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Quantifying the avian pelvis: Statistical correlations of lifestyle to pelvic structure among non-passeriform birds
To separate functional from phylogenetic pelvic differences in Aves, seventy-seven birds were measured and statistically analyzed to define the characters that unite them into function groups, and to identify the characters that separate the function groups from each other. Four Major Function Groups were identified: Birds of Prey (Chapter II) Waterbirds (Chapter III), Ground birds and Stalker-wader birds (Chapter V). Birds of Prey statistically separate into Air predators and Scavengers. Waterbirds statistically divide into Surface swimmers, Wing-propelled divers, and Foot-propelled divers. A suite of pelvic characters (Level One indicators) can separate nonpasseriformes birds into function groups. These are: length to width ratio of the pelvis, iliac angle, relative iliac surface areas and pre-acetabular ilium proportions. A second suite of characters (Level Two indicators), used by themselves, shows trends, but do not completely separate the function groups. These are proportional length of lower leg components, and femur length: pelvis length ratio. Combining the identified characters in Principal Component Analysis and Discriminant Function Analysis produces a good split among the function groups. When all of the birds are combined into a single analysis (Chapter V), using Level one and Level Two characters, the plots generated have Stalker-wader birds at the center, with three groups radiating out. One arm is Ground Birds, another is Waterbirds, and the third is Birds of Prey.^ Pelvic musculature dissections of a representative from each group are compared (Chapter VI). The picture drawn from the muscle data is different. The muscle data suggest that Ground Birds are the central group. Ground Birds (represented by a pigeon) have leg/pelvic muscles neither specialized for specific femoral movements, nor for specific tibiotarsal movements. No particular group of muscles is hypertrophied, and no major groups are reduced or missing. The other three function groups of birds show some degree of specialization, either by reducing or accentuating muscles, or by losing muscles completely. The result is a statistical portrait of four bird function groups that has implications for the sequence of morphological changes seen in avian radiations of the Tertiary. ^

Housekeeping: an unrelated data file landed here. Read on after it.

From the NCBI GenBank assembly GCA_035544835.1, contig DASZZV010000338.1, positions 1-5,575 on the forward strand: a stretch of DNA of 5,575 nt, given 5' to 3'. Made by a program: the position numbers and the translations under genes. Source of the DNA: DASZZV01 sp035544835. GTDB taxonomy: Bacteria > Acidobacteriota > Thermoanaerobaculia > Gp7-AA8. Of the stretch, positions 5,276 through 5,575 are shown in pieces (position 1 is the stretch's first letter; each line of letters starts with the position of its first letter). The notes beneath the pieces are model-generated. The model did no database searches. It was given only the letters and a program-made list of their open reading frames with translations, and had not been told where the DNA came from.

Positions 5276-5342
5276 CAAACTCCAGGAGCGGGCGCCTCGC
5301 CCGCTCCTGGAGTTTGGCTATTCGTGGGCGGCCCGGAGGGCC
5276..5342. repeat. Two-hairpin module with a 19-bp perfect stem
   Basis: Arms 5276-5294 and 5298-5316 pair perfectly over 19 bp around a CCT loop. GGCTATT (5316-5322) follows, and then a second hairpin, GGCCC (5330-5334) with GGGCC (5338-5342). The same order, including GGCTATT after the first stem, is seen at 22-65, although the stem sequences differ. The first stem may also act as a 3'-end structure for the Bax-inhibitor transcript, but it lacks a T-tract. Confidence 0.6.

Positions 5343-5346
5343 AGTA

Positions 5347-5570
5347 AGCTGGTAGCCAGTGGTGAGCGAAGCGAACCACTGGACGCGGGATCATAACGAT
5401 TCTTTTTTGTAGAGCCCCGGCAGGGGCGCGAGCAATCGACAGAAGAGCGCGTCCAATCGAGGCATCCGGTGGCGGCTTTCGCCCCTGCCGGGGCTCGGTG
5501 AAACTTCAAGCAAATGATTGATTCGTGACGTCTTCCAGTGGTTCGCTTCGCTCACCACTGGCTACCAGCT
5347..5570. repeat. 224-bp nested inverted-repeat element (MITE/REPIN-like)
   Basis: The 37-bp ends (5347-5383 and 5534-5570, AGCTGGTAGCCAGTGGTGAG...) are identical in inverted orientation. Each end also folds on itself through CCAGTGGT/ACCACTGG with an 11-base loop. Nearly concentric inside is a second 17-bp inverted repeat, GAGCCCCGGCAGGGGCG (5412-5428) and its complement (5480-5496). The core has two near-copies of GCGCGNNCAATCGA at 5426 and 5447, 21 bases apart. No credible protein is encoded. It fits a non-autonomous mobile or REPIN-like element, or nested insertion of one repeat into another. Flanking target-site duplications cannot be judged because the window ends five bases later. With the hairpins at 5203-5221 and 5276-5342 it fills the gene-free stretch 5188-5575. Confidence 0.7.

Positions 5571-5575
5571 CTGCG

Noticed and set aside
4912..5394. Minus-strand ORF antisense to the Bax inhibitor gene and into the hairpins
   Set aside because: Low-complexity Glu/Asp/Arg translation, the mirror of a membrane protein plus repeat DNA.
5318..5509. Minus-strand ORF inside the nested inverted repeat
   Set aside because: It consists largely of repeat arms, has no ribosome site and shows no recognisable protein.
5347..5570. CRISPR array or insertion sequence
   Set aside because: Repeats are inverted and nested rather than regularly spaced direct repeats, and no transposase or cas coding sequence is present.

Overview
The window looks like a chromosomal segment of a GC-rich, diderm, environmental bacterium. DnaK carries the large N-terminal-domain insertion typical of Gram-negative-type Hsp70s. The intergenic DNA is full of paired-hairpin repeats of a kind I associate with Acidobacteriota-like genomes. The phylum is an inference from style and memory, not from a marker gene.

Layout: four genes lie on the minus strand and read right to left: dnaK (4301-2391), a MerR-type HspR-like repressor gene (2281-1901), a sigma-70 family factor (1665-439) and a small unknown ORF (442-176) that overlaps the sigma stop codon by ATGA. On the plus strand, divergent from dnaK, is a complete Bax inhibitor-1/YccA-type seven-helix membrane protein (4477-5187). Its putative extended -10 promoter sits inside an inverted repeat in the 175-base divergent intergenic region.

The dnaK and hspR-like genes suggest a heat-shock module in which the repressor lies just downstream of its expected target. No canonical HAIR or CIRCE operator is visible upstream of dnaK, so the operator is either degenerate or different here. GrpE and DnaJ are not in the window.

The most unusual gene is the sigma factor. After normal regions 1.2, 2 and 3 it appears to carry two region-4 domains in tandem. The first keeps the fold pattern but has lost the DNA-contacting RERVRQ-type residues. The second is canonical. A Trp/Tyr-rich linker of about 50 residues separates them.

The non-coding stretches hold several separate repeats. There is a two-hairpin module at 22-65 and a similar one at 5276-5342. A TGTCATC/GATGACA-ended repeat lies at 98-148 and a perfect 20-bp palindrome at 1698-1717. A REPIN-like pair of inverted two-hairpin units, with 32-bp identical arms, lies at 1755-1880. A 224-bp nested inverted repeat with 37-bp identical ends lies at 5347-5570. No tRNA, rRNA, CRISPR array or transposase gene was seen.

Biology, Anatomy|Biology, Zoology
Rebecca George Mattison,
"Quantifying the avian pelvis: Statistical correlations of lifestyle to pelvic structure among non-passeriform birds"
(January 1, 1998).
Electronic Doctoral Dissertations for UMass Amherst.